External supervision of teams is increasingly part of mechanisms put in place both in public networks and community organizations to contribute in supporting professional mental health workers in developing their abilities and improving their clinical practices. It also plays a role in the analysis of ethical questions and in the prevention of deontological errors. The supervision of teams also includes its share of challenges, notably with regards to group dynamics and mechanisms to favour in order for supervision to rightly adjust to the needs and levels of participating professionals. Finally, the supervisor must also consider his own ethical responsibilities towards those supervised and towards their clients.
In the face of an ongoing and escalating health crisis among injection drug users in Canada, calls are coming from many quarters to initiate safe injection facilities as a way to reduce overdoses, the spread of bloodborne diseases, and other health and community problems associated with injection drug use. This article summarizes a paper on safe injection facilities released in early 2002 by the Canadian HIV/AIDS Legal Network. The paper contributes to the policy discussion in Canada and sets out why and how the law should support the introduction of safe injection facilities.
In recent years, the attention on the use of coercion in mental health care has increased. The use of coercion is common and controversial, and involves many complex ethical challenges. The research question in this study was: What kind of ethical challenges related to the use of coercion do health care practitioners face in their daily clinical work?
We conducted seven focus group interviews in three mental health care institutions involving 65 multidisciplinary participants from different clinical fields. The interviews were recorded and transcribed verbatim. We analysed the material applying a 'bricolage' approach. Basic ethical principles for research ethics were followed. We received permission from the hospitals' administrations and all health care professionals who participated in the focus group interviews.
Health care practitioners describe ethical dilemmas they face concerning formal, informal and perceived coercion. They provide a complex picture. They have to handle various ethical challenges, not seldom concerning questions of life and death. In every situation, the dignity of the patient is at stake when coercion is considered as morally right, as well as when coercion is not the preferred intervention. The work of the mental health professional is a complicated "moral enterprise". The ethical challenges deserve to be identified and handled in a systematic way. This is important for developing the quality of health care, and it is relevant to the current focus on reducing the use of coercion and increasing patient participation. Precise knowledge about ethical challenges is necessary for those who want to develop ethics support in mental health care. Better communication skills among health care professionals and improved therapeutic relationships seem to be vital.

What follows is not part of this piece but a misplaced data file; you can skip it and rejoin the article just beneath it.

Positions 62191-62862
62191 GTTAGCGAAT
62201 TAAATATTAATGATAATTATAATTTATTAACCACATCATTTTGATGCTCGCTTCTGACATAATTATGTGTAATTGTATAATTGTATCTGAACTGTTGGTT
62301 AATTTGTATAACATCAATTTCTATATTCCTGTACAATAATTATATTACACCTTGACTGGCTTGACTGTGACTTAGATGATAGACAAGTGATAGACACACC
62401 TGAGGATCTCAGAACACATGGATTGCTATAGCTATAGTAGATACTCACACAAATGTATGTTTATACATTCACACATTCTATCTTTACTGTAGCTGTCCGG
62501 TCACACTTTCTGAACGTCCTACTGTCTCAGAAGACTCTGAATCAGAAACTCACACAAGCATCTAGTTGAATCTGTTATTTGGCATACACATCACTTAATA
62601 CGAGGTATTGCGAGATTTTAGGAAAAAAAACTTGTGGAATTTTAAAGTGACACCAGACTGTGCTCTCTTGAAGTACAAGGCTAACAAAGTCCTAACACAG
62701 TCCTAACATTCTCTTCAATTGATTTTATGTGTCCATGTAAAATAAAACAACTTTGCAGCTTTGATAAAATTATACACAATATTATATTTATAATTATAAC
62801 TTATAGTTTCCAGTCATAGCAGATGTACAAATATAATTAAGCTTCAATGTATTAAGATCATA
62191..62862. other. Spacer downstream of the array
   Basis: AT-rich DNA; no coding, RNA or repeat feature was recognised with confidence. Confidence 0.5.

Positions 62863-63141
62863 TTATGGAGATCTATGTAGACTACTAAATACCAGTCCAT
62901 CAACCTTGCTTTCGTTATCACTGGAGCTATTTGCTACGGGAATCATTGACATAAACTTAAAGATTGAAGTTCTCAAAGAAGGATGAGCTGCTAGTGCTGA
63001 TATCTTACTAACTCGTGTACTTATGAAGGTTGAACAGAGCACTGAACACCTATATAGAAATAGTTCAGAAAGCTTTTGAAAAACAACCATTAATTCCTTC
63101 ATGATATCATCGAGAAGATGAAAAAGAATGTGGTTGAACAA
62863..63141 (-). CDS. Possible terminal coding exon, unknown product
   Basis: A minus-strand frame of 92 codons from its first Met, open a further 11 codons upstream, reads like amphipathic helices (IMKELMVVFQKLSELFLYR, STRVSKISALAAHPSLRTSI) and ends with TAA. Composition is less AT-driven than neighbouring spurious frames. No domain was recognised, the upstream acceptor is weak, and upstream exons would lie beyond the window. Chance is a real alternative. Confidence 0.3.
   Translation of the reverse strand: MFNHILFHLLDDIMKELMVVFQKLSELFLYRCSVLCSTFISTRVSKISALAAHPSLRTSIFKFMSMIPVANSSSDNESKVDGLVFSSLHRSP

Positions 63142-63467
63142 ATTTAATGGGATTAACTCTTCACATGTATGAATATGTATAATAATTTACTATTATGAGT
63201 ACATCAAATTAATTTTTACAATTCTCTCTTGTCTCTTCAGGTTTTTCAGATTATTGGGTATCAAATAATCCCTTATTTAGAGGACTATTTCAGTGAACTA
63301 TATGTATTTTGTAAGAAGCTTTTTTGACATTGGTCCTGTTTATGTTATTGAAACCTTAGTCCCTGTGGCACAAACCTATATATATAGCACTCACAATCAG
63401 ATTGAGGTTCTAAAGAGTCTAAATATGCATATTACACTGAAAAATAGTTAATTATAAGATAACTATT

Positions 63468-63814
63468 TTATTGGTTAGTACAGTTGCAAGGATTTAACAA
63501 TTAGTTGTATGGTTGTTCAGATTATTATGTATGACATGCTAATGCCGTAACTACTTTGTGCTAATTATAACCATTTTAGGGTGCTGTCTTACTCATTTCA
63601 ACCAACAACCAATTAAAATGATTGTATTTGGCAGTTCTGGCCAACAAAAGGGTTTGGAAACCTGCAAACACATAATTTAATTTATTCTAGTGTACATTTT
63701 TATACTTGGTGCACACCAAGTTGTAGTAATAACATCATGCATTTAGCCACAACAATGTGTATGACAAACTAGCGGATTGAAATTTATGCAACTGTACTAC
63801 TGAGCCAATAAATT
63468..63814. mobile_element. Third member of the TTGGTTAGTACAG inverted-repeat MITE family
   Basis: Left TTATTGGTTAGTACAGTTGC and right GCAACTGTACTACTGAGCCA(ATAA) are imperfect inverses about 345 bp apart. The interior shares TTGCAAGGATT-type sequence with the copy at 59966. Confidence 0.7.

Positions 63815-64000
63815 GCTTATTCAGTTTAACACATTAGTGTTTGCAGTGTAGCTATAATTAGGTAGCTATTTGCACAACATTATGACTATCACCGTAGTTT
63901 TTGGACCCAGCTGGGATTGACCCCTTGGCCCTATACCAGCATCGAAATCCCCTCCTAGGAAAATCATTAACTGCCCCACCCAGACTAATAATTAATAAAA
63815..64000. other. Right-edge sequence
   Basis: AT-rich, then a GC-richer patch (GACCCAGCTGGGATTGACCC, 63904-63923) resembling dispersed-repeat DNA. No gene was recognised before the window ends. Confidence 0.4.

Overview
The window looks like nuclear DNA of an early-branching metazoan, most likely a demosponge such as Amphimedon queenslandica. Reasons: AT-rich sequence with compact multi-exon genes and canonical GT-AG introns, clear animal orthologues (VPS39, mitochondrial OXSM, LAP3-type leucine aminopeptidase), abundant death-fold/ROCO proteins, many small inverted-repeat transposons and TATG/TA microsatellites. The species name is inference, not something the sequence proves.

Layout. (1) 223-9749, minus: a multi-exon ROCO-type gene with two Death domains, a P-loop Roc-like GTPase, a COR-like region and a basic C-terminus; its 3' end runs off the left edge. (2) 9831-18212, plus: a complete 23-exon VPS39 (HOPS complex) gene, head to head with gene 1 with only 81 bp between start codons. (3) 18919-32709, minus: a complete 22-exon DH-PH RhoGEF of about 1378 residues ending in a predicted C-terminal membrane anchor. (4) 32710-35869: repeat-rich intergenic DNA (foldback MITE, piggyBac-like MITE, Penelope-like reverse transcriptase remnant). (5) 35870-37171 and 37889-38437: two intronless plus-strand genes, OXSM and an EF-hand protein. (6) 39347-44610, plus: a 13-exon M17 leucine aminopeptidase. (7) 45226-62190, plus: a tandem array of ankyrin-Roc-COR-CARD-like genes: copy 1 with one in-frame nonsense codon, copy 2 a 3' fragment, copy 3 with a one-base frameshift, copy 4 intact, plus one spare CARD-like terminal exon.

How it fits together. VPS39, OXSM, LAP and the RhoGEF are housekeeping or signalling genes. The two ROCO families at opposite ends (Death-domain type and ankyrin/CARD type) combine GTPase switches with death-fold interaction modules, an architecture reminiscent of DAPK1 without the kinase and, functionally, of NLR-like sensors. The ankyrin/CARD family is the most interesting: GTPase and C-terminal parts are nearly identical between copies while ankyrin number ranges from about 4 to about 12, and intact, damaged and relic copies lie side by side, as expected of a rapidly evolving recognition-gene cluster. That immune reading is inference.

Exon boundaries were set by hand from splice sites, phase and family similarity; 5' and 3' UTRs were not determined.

A systematic focus on ethical challenges when dealing with coercion is an important step forward in order to improve health care in the mental health field.
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To investigate differences in the experiences of rural versus non-rural clinicians, we surveyed caregivers in New Mexico and Alaska regarding ethical aspects of care provision. Consistent with past literature, rural compared to non-rural clinicians perceived patients as having less access to health care resources. They reported more interaction with patients and less awkwardness in relationships with their patients outside of work. Rural clinicians also reported their patients expressed more concern about knowing them in both personal and professional roles, had more concerns over confidentiality, and experienced more embarrassment concerning stigmatizing illnesses. Ethical issues and implications of these results for providing care in rural areas are discussed.
This article wants to be a contribution reflecting on the theme of applied ethics aiming at nourishing professional and interdisciplinary practices. The authors examine the process of ethical deliberation which has four major ends : the development of reflective and ethical competences of professionals, the elaboration by professionals, of an ethical reflective structure facilitating professional praxis, orientation and quick coordination of action ; implementation of a structure of collective deliberation useful in the orientation of difficult decisions and future actions. Finally, this process also has an objective of evaluation and appears relevant in the apprenticeship drawn from experiences of each participant.